Whatever was discussed seemed to be quickly resolved as the men went their separate ways.
While all this went on, Troy Deeney, the Watford captain, was being interviewed and chose to comment on the Sin Cara WWE mask briefly worn by Raul Jimenez when he scored.
Who knows what Deeney’s intentions were, but rather than the celebration of his team reaching their first final for 35 years, his comments calling Jimenez a ‘loser’ meant the agenda switched to the mask and the insults that followed.
Is that what he really wanted? Or was it simply a clumsy, ill-judged response whereby he didn’t engage mouth before brain? I would like to think it was the latter.
But that’s still disappointing, especially given he’s 30-years-old, a highly experienced player and the captain of his team.
Social media has since gone into meltdown in a tit-for-tat exchange, with Deeney shutting down his Instagram account claiming he has been racially abused, and some defending Jimenez counter-claiming the Watford skipper was being racist towards Mexican culture.
Then video footage emerges of a Wolves fan wading into Watford supporters, throwing punches at innocent people whose only crime was watching their team beat his, until he meets his match and ends up on the ground being kicked.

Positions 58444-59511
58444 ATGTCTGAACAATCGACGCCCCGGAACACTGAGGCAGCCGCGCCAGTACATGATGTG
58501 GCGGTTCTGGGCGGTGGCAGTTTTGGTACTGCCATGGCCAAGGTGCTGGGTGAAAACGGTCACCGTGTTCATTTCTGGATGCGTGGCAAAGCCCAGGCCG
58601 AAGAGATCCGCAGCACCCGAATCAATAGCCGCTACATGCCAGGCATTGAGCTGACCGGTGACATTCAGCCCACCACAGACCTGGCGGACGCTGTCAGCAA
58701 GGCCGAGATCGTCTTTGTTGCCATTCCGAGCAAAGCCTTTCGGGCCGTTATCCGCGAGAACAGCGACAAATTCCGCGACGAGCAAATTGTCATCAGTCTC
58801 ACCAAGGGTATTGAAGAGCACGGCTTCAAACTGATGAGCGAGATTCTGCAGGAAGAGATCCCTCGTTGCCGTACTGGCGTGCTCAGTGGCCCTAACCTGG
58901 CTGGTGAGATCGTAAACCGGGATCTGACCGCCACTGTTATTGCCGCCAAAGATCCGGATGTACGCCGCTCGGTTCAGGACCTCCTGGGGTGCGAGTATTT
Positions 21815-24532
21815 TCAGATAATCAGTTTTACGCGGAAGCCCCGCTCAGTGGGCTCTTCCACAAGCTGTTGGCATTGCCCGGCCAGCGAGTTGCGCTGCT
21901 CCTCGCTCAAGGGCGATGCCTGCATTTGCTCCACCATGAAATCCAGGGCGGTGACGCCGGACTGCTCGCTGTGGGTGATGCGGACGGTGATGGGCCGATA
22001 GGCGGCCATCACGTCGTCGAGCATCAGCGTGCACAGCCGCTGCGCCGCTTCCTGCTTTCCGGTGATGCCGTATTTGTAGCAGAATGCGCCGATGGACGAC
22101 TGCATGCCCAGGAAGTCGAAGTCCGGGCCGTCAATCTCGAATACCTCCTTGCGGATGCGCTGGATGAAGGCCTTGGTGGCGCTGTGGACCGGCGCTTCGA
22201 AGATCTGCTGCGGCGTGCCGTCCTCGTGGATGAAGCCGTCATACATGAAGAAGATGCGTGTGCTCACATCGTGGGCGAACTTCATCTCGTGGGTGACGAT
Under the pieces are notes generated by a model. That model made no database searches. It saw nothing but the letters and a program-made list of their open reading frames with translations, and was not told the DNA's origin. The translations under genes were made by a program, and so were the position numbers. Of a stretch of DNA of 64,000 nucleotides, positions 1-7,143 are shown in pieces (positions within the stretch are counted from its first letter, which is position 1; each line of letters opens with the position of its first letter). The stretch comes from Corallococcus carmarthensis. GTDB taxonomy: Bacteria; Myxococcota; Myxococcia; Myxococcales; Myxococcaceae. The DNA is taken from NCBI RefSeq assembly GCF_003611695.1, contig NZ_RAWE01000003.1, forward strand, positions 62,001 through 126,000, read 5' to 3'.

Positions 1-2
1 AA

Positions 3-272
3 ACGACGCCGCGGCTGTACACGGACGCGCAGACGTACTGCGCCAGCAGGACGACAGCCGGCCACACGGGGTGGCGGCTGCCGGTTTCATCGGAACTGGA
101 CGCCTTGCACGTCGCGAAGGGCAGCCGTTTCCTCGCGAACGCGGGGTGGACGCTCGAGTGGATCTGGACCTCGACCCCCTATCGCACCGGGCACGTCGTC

It is a reflection of today’s society that we get to see these snippets and posts; a couple of decades ago such spleen venting would have taken place in the pubs and clubs after the game over a pint or two.
Back then, that’s where those comments would have stayed – in the bar. But this is where we return to the Deeney argument, where you read ‘fans’ are actually questioning Nuno’s future on social media. Please, do me a favour.
Huge investment by the most generous owners Wolves have ever had has transformed a club and a city in the space of just three years.
Such is the scale of Fosun’s outlay and their ambitions that it’s difficult to imagine there won’t be more of these occasions – and this time winning ones – in the near future.
That this time brought the pain of defeat will surely make it all the more pleasurable for when Wolves finally do lift a major trophy again.
For now, we’re surrounded by the aftermath – gloom, insults but some optimism too by more realistic, sensible, positive souls who are looking at the bigger picture: Where Wolves have come from, from playing Stevenage and Crawley five years ago, from losing to Chorley in 1986 when they were being watched by 2,000 to 3,000 in a crumbling ground with two sides closed.
Fast forward to now and is it not expected that a minority will misbehave, or share views we don’t agree with following a highly-charged event watched by over 80,000 partisan supporters?
Perhaps. And I would always support free speech, the very essence of democracy, which comes with it the ability to post what you want, within reason, on social media.
But maybe just take a deep breath first before opening that mouth, tapping that keyboard or phone or drawing back that fist.